Faux Ceviche: It’s like a Cool Ocean Breeze
written and photographed by PRUDENCE SLOANE
When the temperature starts to climb into the upper regions just the thought of turning on the stove makes my brow sweat. This is the time to chill out with cool foods. Fresh seafood, tangy limes, seasonal produce and fresh herbs make ceviche one of the most popular dishes in the coastal regions of Central and South America and it has rapidly found its way into the trendiest restaurants in North America. One can pay a pretty price for ceviche in a restaurant but it can be made at home economically and easily.
Ceviche or (seviche) is a dish made with raw seafood. The acid in the citrus “cooks” the seafood by denaturing its proteins, the same way that heat does. But many people shy away from the idea of eating raw seafood, so make one with cooked shrimp. And to keep super cool in the kitchen, make it with store bought cooked shrimp so you don’t have to even glance at the stove. There is no need to splurge on the expensive jumbo shrimp as cocktail size, the smallest (and cheapest) size is just as good, because you will be cutting them into smaller pieces. To keep this dish crisp and fresh yet highly marinated, I use raw corn and cucumber. I don’t use avocado or tomato as they will break down and become soft quickly. Serve this as a fancy appetizer salad in a martini glass, or with tortilla chips for a crowd on a hot summer’s day. A nice touch is with a splash of tequila. For lunch, serve it inside crunchy corn tortillas. Another added bonus is that it’s high in protein, low in carbs and calories – under 1 Weight Watchers “Smart Points” for 1 cup. It can be made three days ahead and kept chilled in the refrigerator.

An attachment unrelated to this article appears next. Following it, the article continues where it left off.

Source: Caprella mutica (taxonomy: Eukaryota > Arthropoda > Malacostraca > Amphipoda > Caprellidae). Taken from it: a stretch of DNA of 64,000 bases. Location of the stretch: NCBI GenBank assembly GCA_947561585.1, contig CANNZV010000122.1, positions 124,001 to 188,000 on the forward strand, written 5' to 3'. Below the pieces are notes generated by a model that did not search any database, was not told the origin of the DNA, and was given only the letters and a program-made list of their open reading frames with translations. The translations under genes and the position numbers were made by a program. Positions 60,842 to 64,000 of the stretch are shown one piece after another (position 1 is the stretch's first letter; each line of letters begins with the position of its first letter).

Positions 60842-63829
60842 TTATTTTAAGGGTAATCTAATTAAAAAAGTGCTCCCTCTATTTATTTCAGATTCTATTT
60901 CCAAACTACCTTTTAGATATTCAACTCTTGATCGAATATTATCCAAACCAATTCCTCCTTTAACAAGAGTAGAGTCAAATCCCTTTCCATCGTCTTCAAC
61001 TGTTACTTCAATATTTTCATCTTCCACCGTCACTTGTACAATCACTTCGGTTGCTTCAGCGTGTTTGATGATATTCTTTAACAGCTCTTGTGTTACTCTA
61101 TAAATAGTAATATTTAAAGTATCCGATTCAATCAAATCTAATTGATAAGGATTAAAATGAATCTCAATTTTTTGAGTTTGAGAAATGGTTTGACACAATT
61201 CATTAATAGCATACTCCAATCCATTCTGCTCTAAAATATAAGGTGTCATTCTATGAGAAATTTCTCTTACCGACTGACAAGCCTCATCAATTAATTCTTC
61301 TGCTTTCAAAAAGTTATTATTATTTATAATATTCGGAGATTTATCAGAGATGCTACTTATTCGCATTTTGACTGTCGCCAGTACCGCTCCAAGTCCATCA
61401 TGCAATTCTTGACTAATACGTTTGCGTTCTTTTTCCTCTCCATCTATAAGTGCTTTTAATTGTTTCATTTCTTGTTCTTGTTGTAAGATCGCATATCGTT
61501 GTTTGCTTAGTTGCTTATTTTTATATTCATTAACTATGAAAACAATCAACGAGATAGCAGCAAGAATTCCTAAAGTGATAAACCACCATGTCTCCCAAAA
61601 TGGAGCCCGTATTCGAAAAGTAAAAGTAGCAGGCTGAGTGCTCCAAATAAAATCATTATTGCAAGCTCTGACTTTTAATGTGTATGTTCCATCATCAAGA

Makes 4 cups of 8 1/2 cup appetizer servings or 8 large taco shell servings
- 1 lb. peeled cooked shrimp
- 1 cup fresh raw corn kernels (about 1 can)
- 2 cups 1/4 in. diced, peeled and seeded cucumber (about 1 large)
- 1/2 cup fresh lime juice
- 1/2 cup orange juice
- 1 1/2 – 2 tsp. kosher salt to taste
- 1/2 – 1 tsp habanero sauce to taste
- 1/3 cup 1/8 in. (very small) diced red onion
- 1/2 cup coarsely chopped cilantro
Dice the shrimp into 1/2 inch pieces. In a bowl, combine all the ingredients except the olive oil. Let marinate in the refrigerator for at least 2 hours, preferably overnight to intensify the flavors. Keep well chilled. Serve with the marinade in a glass or bowl, or drain well if serving in a taco shell.
Prudence Sloane is a well-known television and radio personality, culinary educator and food writer as well as the founder of Prudence Sloane’s Cooking School and Hartford City Food Tours. For more
information, visit prudencesloane.com.